• Paid model: Wherein the end user or the hosting venue bears the cost of the service.
  • Freemium model: Wherein data access is provided for free till expiry of either a data limit or time limit and charged thereafter.
  • Advertisement-based models: Wherein the end user gets access for free, and the service provider earns revenue from advertisements or promotional content. Surprisingly, the paper also suggests monetizing the end users’ personal data collected at the time of authentication into the network for generating revenue.
  • Aggregator model: Wherein end user pays either a monthly or pay-as-you-go charge to aggregator platforms like iPass to connect to affiliated hotspots at different locations.

The paper also recommends trying other alternatives like Community Wi-Fi in rural areas.

What is the regulatory framework for public Wi-Fi in India?

Since Wi-Fi networks use unlicensed spectrum in the 2.4 and 5 GHz frequency bands, there is no direct regulatory oversight on the use of this technology. On the recommendations of TRAI, the Department of Telecom (DoT) has regularly delicensed frequency bands to facilitate deployment of wireless access technologies. However, the DoT has issued certain guidelines to secure the use of Wi-Fi services, including provisions that mandate retention of identity proofs of end users for up to one year by service providers and the need for end users to register with the service provider separately if they are using equipment of their own for creating a Wi-Fi network.

What are the main issues that are hampering the growth of public Wi-Fi in India?

The paper states that concerns, such as difficult log-in procedures; restrictions on simultaneous login through multiple devices using the same user ID and password; privacy and security concerns, lack of a framework on roaming between Wi-Fi networks and difficulties in making payments for Wi-Fi access are the main issues that need to be addressed if public Wi-Fi networks are to grow in India. The core issue however is around the user login and payment experience. The need for physical ID proofs and inconsistency in payment methods tends to push users away from subscribing to any paid model. Another issue is with regards to access to such points by international travelers, which also needs to be tackled from the security point of view.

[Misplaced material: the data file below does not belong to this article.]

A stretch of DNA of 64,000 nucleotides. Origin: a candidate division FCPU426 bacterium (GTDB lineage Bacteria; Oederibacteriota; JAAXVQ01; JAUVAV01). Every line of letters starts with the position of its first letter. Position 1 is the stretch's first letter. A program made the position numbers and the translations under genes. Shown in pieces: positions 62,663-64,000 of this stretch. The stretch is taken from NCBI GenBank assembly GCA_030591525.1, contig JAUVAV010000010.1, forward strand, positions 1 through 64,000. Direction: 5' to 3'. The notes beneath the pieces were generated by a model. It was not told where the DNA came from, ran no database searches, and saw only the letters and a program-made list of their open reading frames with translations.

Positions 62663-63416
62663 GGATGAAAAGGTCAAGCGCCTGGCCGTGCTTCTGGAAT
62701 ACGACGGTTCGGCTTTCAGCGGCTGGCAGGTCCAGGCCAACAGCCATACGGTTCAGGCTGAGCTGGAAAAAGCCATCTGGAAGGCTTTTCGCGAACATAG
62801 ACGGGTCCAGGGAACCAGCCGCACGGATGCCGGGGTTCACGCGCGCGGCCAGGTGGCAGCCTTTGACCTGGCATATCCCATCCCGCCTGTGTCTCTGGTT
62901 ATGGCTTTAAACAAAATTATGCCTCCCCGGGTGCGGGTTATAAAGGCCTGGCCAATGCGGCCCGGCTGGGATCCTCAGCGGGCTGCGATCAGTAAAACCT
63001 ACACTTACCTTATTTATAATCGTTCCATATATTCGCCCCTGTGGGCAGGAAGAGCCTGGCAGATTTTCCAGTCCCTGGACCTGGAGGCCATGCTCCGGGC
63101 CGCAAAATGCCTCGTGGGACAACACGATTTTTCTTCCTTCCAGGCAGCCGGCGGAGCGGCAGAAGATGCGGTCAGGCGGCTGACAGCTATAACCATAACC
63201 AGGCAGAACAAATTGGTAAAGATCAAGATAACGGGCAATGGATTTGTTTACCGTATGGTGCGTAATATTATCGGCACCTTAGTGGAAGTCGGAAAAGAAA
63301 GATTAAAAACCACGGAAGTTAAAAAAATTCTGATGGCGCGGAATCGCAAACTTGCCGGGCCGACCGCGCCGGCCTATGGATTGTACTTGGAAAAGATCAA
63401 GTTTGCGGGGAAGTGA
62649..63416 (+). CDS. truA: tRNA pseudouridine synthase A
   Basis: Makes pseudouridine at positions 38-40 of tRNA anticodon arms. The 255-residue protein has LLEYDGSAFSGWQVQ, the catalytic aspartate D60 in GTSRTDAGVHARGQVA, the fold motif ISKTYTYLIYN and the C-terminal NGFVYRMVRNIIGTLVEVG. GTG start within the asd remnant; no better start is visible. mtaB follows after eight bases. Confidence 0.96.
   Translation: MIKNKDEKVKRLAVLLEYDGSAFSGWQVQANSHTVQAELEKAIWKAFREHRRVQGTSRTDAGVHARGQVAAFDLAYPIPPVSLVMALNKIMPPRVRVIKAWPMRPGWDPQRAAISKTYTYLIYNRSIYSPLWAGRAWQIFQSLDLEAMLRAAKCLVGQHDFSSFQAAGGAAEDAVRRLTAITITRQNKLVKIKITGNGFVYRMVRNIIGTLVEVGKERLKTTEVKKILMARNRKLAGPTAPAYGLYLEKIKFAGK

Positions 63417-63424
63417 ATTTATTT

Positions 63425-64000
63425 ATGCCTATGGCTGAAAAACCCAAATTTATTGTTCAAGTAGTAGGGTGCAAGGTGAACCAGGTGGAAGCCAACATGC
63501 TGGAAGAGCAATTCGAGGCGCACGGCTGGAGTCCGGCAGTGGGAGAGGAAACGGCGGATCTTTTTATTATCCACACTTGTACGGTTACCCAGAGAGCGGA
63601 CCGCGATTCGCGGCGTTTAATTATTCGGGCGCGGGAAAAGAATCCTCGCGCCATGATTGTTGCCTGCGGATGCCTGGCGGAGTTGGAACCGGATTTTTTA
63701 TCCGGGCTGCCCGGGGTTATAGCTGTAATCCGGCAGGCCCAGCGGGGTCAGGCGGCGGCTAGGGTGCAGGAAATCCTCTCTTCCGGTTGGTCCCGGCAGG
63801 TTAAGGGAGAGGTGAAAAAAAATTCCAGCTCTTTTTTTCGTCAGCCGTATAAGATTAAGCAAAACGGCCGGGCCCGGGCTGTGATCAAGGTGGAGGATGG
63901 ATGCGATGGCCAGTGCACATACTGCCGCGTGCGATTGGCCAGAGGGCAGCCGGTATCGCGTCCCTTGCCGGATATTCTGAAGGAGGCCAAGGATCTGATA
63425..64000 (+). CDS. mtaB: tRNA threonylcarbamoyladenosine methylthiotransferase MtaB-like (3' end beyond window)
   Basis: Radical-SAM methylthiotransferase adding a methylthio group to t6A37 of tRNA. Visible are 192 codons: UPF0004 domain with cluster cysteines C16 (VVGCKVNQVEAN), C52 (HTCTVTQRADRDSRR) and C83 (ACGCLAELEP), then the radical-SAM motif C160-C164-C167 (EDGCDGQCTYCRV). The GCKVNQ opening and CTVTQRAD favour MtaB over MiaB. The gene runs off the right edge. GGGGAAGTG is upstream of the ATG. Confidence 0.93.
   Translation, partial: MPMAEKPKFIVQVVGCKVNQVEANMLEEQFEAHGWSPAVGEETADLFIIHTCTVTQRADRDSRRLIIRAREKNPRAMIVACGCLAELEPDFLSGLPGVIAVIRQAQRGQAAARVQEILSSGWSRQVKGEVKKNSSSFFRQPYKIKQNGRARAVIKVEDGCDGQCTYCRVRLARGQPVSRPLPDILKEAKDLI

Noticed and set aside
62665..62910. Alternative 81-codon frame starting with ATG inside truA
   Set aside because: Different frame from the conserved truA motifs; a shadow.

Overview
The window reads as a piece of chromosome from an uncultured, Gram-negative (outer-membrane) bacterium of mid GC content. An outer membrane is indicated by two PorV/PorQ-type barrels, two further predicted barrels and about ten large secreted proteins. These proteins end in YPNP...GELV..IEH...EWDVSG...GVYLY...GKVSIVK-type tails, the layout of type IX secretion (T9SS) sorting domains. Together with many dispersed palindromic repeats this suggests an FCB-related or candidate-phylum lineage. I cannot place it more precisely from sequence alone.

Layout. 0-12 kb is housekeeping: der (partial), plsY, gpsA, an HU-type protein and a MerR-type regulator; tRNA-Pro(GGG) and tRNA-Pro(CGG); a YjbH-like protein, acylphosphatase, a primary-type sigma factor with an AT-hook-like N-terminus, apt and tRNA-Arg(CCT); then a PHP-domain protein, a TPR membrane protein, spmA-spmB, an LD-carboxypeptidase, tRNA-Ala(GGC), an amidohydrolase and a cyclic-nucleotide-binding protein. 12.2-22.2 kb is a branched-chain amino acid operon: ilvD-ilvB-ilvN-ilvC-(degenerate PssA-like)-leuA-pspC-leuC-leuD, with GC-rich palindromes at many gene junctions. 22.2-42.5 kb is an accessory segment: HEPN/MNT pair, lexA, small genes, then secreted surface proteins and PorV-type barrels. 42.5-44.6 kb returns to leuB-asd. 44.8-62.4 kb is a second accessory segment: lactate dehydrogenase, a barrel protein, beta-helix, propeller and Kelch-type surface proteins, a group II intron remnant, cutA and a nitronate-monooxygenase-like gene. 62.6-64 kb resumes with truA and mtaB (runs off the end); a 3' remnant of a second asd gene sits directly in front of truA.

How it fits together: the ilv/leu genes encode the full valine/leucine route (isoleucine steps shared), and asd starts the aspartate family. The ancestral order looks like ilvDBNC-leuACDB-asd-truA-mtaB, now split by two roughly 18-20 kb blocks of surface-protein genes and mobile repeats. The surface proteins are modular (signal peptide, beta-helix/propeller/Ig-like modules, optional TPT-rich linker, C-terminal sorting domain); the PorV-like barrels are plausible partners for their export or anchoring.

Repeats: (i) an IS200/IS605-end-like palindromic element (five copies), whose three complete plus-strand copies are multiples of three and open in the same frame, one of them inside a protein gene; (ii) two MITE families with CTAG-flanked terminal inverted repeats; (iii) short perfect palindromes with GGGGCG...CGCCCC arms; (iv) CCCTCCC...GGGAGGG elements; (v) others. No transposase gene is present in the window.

What are the main issues with payment for public Wi-Fi?

The paper has elaborated in detail the issues faced by end users towards payment for Wi-Fi services.

  • Payment modes are available to those users who have access to electronic payment options. As of now this is a very small section of the population.
  • There is a significant risk of theft of personal data over public networks as ownership of securing these networks is not properly defined.
  • Multiple operators bring in multiple payment gateways, and the lack of single payment platform that users could use across the country irrespective of the operator
  • Physical vouchers have their own logistic and distribution costs.

The paper concludes by stating the objective of growing the public Wi-Fi infrastructure on the same lines as the PCO system of fixed line phones from the 90’s. It expresses belief that such a model would also aid in employment generation among youth in rural and urban areas. While the plan is ambitious, it would need some innovative solutions to the issues of user authentication, interoperability among hotspots, payment methods as well as security and privacy concerns of data over such networks for public Wi-Fi to work successfully in the country.

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Ranjeet Rane leads on Internet Governance for The Dialogue.